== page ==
The USA is backing a proposal by France to outfit Ukraine with some of the French air force’s older Dassault Mirage 2000 fighter jets.

US secretary of defense Lloyd Austin affirmed Washington’s support for France transferring the fourth-generation aircraft, which Austin described as a “great capability”, during a meeting of NATO defence ministers on 14 June.

“I also welcome France’s contribution, because every bit helps,” Austin said during a visit to NATO headquarters in Brussels.

French President Emmanuel Macron suggested the idea of a Mirage transfer during the week of ceremonies in Normandy commemorating the 80th anniversary of the D-Day landings in the Second World War.

French air force Mirage 2000 c USAF

Source: Allied Joint Force Command Naples

France has not specified how many Mirage 2000-5 fighters it will offer to Ukraine, but the country has some 26 of the older Dassault jets still in service

Ukrainian leader Volodymyr Zelensky joined allied heads of state in France for those commemorations.

“We will launch a new cooperation and announce the transfer of Mirage 2000-5 fighter jets to Ukraine, made by French manufacturer Dassault, and train their Ukrainian pilots in France,” Macron told French TV on 6 June.

“You need normally between five-six months, so by the end of the year there will be pilots,” he added, reiterating that the aviators would be trained in France.

Cirium data shows that the French air force retains 26 of the older Mirage 2000-5Fs in service. The type has largely been replaced by Dassault’s newer Rafale fighter. The country also boasts a fleet of 65 Mirage 2000Ds.

Paris has not specified the number of jets it plans to send to Ukraine. The move comes as a so-called “fighter coalition” of several NATO states, including Belgium, Denmark, the Netherlands and Norway, are preparing to transfer the first batch of second-hand Lockheed Martin F-16 fighters to Ukraine in the coming weeks.

Gripen C

Source: Stefan Kalm/Saab

Sweden had also proposed sending a number of older Saab Gripen C fighters to Ukraine, but withdrew the idea after apparently meeting resistance from allies

Notably, a similar offer from Sweden to provide Kyiv with some of the Swedish air force’s older Saab Gripen fighters was withdrawn in May. Stockholm at the time said the decision was influenced by concern from fellow NATO members that introducing multiple varieties of new combat aircraft at once could be counter-productive.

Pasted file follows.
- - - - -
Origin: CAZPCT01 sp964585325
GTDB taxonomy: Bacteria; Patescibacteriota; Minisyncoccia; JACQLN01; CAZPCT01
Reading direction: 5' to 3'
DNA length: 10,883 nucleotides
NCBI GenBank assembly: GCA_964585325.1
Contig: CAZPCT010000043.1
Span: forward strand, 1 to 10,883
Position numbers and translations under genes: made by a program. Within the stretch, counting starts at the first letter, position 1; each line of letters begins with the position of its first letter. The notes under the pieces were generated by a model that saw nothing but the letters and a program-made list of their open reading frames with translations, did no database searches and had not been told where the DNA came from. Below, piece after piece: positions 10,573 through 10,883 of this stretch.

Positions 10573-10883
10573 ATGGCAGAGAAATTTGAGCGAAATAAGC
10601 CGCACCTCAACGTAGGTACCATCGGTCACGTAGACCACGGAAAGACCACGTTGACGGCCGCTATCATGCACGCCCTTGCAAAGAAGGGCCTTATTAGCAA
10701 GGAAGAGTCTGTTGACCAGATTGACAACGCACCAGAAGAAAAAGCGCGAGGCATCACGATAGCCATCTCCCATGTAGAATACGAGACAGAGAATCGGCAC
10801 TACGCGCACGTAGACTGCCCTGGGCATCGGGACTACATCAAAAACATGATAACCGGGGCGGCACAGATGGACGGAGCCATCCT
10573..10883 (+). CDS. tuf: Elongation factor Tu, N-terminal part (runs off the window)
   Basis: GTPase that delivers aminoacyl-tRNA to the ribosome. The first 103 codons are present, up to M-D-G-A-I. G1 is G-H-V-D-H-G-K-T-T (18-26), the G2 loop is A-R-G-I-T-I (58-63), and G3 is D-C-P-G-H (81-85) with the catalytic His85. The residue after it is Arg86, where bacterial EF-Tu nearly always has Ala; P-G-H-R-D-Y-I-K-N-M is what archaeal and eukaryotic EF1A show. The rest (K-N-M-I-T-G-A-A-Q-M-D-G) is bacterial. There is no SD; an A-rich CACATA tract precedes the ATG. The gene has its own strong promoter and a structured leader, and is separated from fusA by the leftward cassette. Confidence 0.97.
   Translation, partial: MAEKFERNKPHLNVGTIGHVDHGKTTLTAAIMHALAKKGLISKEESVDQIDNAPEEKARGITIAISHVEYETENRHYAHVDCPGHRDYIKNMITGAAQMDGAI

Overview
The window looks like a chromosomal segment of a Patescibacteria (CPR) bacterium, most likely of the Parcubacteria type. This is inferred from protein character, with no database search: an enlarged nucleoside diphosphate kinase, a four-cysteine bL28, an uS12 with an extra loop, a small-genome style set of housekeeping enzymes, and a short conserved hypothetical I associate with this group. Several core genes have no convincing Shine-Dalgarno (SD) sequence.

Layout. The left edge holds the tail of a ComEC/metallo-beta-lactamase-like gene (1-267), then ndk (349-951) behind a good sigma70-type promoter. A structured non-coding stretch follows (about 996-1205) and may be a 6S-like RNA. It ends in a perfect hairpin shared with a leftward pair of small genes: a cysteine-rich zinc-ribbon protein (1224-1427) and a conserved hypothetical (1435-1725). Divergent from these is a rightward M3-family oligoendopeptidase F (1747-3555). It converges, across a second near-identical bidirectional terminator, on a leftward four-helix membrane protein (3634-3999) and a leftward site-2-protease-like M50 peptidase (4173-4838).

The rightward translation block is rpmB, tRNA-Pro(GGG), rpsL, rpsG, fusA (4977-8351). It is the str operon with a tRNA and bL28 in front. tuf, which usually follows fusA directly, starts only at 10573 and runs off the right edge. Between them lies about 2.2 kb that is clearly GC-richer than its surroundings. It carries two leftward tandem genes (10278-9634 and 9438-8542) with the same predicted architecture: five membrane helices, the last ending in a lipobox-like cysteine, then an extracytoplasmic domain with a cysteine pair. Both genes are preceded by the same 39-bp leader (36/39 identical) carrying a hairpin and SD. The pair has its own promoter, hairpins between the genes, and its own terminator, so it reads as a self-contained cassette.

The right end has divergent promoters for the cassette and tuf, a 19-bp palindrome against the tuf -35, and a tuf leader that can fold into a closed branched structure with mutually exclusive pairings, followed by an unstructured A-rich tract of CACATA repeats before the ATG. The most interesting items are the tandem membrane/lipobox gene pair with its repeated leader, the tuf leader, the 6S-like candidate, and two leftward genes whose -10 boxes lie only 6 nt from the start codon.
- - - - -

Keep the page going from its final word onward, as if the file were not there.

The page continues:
“We were persuaded by other members of the aviation coalition to wait with Gripen,” Swedish defence minister Pal Jonsson said on 28 May. “Now the focus for Ukraine is to implement a programme to accept F-16 aircraft.”

The USA is key figure in the Ukraine fighter coalition, providing both regulatory approval for the transfer of American-made F-16s and instruction to Ukrainian aviators and maintainers.

For reasons that have not immediately been made clear, Washington has opted to support the French decision to offer a third Western fighter type to Ukraine.

“Again, every bit helps,” Austin said, reiterating his earlier line.

“We have to make sure that we have all of the things in place to manage two complex systems and protect those systems at the same time,” he adds. “We just need to make sure that we knit together the sustainment and make sure that those systems are interoperable as used in Ukraine.”

Neither Sweden nor France operate the US-made F-16, with both countries boasting mature fighter design and manufacturing industries of their own.

Sweden is in the process of ramping up production on the latest Gripen E and F variant of the venerable single-engined fighter line. Those aircraft, which are also being fielded to Brazil, will eventually replace Sweden’s older C and D-model Gripens.